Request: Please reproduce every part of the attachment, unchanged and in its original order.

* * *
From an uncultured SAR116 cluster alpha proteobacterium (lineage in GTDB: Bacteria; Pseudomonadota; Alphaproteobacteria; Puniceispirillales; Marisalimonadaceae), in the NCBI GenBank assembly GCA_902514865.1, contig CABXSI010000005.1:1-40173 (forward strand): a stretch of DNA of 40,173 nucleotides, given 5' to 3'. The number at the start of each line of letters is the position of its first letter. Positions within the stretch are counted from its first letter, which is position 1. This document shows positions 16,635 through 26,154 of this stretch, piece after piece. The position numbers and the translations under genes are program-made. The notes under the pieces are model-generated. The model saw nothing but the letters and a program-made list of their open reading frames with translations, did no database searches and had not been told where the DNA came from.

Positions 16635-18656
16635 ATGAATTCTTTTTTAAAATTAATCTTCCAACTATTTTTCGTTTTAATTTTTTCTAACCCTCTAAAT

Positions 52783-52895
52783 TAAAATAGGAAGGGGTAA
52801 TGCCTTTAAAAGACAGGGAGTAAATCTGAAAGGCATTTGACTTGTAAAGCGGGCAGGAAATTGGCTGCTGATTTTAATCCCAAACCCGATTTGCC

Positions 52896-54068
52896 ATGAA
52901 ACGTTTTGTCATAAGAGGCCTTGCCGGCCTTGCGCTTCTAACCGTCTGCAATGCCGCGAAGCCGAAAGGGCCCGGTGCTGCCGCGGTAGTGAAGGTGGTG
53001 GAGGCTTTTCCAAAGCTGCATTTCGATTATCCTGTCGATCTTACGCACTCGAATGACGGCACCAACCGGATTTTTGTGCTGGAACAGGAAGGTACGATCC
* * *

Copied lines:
From an uncultured SAR116 cluster alpha proteobacterium (lineage in GTDB: Bacteria; Pseudomonadota; Alphaproteobacteria; Puniceispirillales; Marisalimonadaceae), in the NCBI GenBank assembly GCA_902514865.1, contig CABXSI010000005.1:1-40173 (forward strand): a stretch of DNA of 40,173 nucleotides, given 5' to 3'. The number at the start of each line of letters is the position of its first letter. Positions within the stretch are counted from its first letter, which is position 1. This document shows positions 16,635 through 26,154 of this stretch, piece after piece. The position numbers and the translations under genes are program-made. The notes under the pieces are model-generated. The model saw nothing but the letters and a program-made list of their open reading frames with translations, did no database searches and had not been told where the DNA came from.

Positions 16635-18656
16635 ATGAATTCTTTTTTAAAATTAATCTTCCAACTATTTTTCGTTTTAATTTTTTCTAACCCTCTAAAT

Positions 52783-52895
52783 TAAAATAGGAAGGGGTAA
52801 TGCCTTTAAAAGACAGGGAGTAAATCTGAAAGGCATTTGACTTGTAAAGCGGGCAGGAAATTGGCTGCTGATTTTAATCCCAAACCCGATTTGCC

Positions 52896-54068
52896 ATGAA
52901 ACGTTTTGTCATAAGAGGCCTTGCCGGCCTTGCGCTTCTAACCGTCTGCAATGCCGCGAAGCCGAAAGGGCCCGGTGCTGCCGCGGTAGTGAAGGTGGTG
53001 GAGGCTTTTCCAAAGCTGCATTTCGATTATCCTGTCGATCTTACGCACTCGAATGACGGCACCAACCGGATTTTTGTGCTGGAACAGGAAGGTACGATCC